OMRF, OU Medicine team up to create local COVID-19 test

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OKLAHOMA CITY (KFOR) – The COVID-19 pandemic forced a testing supply shortage across the country early on. 

Oklahomans saw that firsthand months ago, when our state simply did not have enough COVID-19 tests to go around. 

Doctors tell KFOR that clinical laboratories across the US were all trying to get their hands on the same testing supplies at the same time. 

“We felt like the test needed to be out there and we were having trouble getting reagents for the normal tests” said Joel Guthridge, with the Oklahoma Medical Research Foundation. 

So researchers with the Oklahoma Medical Research Foundation teamed up with OU Medicine to come up with a way to create a test right here in our state. 

They say they also partnered with the Fluidigm Corporation.

“We had equipment that we thought would be ideal for this,” said Guthridge. 

The unique equipment helped to create a local COVID-19 test, which doctors say we need.

“We actually still do have a lot of supply problems and so we have 5-6 different [brands of] tests that we use fairly regularly because we can’t get all of any one thing,” said Dr. Cindy McCloskey, Associate Professor in the Dept. of Pathology at OU Med.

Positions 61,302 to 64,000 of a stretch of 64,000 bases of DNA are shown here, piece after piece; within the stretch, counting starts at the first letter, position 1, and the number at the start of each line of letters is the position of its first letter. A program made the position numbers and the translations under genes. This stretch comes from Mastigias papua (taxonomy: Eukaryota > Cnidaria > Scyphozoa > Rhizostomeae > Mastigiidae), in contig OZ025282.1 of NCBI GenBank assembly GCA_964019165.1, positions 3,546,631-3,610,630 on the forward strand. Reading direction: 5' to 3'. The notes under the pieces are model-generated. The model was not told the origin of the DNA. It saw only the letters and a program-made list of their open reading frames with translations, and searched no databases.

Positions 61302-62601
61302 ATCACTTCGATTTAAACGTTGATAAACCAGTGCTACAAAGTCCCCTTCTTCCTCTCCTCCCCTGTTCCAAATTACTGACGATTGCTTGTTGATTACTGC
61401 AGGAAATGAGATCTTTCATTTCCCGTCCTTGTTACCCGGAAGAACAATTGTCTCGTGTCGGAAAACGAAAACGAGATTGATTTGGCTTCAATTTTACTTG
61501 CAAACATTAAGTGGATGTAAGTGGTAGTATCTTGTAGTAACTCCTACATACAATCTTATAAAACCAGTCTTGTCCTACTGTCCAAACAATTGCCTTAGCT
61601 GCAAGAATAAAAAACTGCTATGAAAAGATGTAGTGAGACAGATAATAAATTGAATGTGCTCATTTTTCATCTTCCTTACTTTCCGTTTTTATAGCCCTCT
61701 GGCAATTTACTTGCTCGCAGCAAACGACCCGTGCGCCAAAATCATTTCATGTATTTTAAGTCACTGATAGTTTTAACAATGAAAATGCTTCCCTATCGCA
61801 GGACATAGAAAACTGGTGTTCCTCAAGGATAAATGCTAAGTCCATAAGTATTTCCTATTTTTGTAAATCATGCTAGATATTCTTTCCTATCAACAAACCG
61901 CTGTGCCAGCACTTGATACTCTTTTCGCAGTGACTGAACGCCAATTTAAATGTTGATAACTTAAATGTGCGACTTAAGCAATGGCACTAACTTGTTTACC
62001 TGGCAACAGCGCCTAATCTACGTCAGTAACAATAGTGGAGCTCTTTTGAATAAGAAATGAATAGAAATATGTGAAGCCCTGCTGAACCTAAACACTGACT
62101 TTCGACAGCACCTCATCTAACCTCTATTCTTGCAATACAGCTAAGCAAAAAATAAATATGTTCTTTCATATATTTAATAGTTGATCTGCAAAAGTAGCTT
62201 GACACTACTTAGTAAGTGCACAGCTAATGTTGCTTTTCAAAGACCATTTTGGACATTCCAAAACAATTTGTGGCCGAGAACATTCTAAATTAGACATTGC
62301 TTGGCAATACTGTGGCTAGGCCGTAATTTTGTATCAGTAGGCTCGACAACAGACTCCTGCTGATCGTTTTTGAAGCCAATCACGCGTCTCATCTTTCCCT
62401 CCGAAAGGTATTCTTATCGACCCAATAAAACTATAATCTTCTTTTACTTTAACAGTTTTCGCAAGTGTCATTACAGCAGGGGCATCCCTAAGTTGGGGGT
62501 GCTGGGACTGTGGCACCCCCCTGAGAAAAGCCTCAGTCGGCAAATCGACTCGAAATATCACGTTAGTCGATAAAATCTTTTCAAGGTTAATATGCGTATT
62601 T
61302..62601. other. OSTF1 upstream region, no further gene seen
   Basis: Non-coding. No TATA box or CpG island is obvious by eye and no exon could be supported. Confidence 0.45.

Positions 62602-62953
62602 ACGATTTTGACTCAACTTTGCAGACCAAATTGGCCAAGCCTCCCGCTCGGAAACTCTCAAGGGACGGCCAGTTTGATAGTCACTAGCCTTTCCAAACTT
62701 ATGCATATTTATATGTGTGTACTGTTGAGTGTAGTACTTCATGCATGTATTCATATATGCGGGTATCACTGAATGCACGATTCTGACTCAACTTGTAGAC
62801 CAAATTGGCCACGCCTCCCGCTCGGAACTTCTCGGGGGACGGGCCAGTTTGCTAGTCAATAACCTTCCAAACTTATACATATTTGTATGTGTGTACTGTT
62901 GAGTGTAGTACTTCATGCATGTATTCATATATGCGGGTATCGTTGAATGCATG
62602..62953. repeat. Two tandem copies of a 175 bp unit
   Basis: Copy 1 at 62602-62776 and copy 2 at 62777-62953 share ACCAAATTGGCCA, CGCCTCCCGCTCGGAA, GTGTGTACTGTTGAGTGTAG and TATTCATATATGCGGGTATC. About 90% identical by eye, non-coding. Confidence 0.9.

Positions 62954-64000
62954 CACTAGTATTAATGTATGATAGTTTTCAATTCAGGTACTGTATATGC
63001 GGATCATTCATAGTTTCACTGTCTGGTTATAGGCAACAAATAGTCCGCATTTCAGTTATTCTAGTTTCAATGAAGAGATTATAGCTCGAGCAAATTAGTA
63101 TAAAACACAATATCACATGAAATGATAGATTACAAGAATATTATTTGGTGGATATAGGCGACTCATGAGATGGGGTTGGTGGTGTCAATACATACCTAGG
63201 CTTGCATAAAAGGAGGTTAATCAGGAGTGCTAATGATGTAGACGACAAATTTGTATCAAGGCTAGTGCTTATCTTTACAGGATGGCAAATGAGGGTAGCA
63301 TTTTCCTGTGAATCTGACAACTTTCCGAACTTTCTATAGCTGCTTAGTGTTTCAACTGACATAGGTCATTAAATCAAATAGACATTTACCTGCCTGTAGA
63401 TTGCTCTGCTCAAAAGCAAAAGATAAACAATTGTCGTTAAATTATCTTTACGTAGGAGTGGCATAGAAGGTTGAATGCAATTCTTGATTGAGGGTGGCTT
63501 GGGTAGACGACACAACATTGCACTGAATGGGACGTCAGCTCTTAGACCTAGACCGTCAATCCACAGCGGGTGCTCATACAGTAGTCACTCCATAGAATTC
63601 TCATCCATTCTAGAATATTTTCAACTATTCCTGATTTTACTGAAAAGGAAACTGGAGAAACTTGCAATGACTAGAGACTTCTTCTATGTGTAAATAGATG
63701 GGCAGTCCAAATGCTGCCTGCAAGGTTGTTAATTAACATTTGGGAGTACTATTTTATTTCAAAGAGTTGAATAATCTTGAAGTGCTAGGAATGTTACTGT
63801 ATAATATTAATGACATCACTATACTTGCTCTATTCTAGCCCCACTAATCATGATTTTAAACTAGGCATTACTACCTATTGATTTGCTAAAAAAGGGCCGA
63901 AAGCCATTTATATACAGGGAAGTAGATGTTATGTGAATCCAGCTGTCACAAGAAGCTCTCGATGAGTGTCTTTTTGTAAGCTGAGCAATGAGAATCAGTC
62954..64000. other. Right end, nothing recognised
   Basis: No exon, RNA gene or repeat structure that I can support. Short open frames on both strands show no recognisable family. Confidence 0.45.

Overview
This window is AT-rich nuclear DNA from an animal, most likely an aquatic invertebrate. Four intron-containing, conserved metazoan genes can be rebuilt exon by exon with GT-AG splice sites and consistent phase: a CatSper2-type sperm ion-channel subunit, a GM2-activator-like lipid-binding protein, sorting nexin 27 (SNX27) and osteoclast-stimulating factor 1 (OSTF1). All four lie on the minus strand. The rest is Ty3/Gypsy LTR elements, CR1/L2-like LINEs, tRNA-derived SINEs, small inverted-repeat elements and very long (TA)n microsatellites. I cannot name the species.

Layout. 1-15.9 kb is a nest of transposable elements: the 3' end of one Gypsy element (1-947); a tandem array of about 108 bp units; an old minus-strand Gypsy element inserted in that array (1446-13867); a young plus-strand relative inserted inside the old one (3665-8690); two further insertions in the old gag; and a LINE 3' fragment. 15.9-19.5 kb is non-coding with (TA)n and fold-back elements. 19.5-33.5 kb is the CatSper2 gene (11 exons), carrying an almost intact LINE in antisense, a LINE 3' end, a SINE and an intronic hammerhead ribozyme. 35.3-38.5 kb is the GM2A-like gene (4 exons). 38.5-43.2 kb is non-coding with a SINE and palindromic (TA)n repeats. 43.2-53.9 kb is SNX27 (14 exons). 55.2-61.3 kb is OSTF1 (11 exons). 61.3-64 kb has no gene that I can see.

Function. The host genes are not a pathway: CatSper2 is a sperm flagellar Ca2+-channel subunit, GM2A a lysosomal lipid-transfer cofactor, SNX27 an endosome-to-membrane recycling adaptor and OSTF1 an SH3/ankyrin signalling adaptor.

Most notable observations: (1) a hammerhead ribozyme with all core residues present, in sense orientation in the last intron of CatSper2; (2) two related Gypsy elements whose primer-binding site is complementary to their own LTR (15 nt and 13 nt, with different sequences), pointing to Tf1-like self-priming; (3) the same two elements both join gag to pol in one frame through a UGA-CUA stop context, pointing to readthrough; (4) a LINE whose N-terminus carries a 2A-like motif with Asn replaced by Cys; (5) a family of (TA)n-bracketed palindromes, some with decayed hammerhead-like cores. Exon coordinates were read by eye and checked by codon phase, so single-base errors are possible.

This developed test is a PCR or molecular test. 

It uses less reagents so it’s cheaper, and doctors can test more Oklahomans. Doctors also say they tend to be more accurate than antigen tests.

“If you get a negative answer then the more sensitive the test, the more comfortable you can feel that it’s negative,” said Dr. McCloskey. 

This specific test catches positives that medical leaders say other tests have missed. 

“We wouldn’t be able to test as many people if we didn’t have it and they haven’t even reached the full capacity yet. So if testing becomes more and more necessary and they reach a bottleneck, they will be able to,” said Guthridge. 

One of their top priorities is catching the virus early on. 

“It’s important to find those low positives so that we don’t miss them and put them back out into the general population,” said Guthridge. 

Also, allowing clinics to be ready if that critical supply shortage ever grabs a hold of Oklahoma again. 

“It gives us increased capacity and it also gives us a little bit of a safety net in terms of if supply dries up from other manufacturers, you know we still have this in house that we can rely on,” said Dr. McCloskey. 

OMRF and OU Medicine were some of the first in the country to receive that Emergency Use Authorization by the FDA for this test.

Now they say months in, other research labs across the state can produce the same kind of testing. 

For more details, visit OMRF’s website.

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